Over the last few years, more and more San Francisco residents have been turning to bicycles as alternative transportation options. Although this trend has been obvious to anyone traveling the city’s streets, a recently released report from the San Francisco Municipal Transportation Agency shows just how popular biking has become.
The 2012 San Francisco State of Bicycling report shows that annual ridership has more than doubled over the last six years. In addition, the number of people who commute by bicycle increased by 66 percent between 2002 and 2010.
To accommodate the increasing number of bicyclists, the city has made a number of large and small infrastructure changes. There are now approximately 65 miles of designated bike routes throughout San Francisco, an increase of about 65 percent from 2008. In addition, the number of secure bicycle racks has increased by 85 percent over the same period. There are now almost 2,600 throughout the city.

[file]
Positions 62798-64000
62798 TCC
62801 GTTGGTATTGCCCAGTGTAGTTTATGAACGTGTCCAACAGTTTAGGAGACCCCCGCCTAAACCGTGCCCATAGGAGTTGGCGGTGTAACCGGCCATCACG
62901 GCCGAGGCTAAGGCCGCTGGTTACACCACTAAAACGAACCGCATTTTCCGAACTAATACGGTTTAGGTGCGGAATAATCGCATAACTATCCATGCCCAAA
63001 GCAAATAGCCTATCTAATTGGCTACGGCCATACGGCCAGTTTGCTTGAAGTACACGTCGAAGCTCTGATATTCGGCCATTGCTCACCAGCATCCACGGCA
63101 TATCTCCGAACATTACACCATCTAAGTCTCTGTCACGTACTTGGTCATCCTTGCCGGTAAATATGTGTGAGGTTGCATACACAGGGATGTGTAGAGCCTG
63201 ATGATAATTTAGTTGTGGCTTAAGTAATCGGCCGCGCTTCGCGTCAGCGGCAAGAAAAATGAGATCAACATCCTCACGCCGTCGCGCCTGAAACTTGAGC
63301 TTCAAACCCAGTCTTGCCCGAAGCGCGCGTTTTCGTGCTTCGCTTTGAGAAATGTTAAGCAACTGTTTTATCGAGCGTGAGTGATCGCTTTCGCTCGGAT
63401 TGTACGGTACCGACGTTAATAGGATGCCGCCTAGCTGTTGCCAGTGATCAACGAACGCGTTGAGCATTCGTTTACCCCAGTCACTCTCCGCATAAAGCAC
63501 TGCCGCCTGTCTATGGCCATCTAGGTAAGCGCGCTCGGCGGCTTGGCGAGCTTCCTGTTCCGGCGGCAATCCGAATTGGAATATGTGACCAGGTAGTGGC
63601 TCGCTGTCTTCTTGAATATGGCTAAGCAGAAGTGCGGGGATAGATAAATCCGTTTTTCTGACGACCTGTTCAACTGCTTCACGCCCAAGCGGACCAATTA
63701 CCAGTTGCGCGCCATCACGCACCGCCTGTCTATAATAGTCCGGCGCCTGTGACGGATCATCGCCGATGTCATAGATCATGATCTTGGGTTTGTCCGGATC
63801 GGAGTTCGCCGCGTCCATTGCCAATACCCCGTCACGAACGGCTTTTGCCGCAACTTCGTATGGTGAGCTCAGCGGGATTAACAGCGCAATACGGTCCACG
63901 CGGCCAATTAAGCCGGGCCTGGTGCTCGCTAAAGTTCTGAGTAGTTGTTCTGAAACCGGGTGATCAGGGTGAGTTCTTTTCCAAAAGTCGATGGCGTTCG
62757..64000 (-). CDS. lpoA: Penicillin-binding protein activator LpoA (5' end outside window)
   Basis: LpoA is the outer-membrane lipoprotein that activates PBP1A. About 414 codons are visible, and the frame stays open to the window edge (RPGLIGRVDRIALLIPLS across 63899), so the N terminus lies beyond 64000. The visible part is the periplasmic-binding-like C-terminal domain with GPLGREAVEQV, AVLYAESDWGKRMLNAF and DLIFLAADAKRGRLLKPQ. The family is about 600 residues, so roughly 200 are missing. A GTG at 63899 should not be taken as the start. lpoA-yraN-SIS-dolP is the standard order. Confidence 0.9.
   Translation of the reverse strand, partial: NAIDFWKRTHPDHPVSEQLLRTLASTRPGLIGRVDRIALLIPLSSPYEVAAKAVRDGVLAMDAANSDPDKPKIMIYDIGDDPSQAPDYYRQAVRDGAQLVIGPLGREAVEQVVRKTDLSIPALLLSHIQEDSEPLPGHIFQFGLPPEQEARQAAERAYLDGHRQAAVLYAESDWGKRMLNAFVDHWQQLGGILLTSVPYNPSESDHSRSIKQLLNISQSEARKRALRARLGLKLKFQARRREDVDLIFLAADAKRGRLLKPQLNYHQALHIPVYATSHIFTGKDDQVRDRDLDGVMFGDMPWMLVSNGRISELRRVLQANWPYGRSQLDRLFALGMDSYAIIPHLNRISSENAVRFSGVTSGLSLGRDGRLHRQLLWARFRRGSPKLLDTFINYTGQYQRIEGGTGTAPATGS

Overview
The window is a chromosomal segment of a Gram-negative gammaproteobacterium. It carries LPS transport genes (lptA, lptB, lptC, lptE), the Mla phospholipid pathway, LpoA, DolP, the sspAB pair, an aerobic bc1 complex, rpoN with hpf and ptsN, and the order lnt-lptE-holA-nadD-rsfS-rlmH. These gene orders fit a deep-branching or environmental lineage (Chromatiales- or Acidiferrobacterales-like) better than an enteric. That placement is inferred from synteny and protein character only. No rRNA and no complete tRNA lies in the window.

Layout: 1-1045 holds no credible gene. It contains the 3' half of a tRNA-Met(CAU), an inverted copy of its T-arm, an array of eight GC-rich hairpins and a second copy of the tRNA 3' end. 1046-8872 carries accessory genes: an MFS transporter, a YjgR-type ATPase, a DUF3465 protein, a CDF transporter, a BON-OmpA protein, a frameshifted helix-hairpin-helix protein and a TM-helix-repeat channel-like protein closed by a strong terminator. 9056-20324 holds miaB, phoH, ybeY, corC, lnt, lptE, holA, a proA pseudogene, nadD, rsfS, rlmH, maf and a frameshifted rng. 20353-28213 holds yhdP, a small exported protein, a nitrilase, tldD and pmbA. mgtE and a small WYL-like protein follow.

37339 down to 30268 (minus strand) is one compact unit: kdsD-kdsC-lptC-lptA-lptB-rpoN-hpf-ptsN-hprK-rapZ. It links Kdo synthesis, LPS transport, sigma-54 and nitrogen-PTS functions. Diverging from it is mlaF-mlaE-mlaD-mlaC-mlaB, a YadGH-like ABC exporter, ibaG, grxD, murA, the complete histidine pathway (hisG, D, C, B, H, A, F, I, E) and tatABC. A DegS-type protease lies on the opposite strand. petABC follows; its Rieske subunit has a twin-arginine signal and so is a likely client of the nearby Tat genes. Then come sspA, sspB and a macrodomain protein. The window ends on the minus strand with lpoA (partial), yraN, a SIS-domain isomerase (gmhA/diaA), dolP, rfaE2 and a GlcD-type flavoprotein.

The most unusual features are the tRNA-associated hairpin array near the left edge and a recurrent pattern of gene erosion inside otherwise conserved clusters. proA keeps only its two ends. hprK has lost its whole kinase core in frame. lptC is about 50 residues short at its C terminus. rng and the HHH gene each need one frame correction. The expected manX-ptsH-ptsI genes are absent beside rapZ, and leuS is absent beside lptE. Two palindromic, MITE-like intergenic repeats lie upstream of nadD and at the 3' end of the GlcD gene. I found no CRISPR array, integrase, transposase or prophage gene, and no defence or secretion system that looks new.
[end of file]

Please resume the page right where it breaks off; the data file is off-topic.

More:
Still, many cyclists worry that the city has not done enough to protect bikers from the real hazards of the road. For example, though painted bike lanes send an important message, they don’t prevent bicycle accidents as well as other strategies. Some cyclists want the city to install protected bikeways that take bikers out of the flow of motorized traffic. Others would like to see more bicycle-friendly boulevards throughout San Francisco.
Of course, all the safety measures in the world cannot completely erase the risk of encountering a negligent driver. Sadly, even though biking has become more popular, not all drivers understand that they are required to share the road.
Source: SF Bay, “City Pedals Fast to Keep Pace With Bike Growth,” Jesse Garnier, Sept. 20, 2012.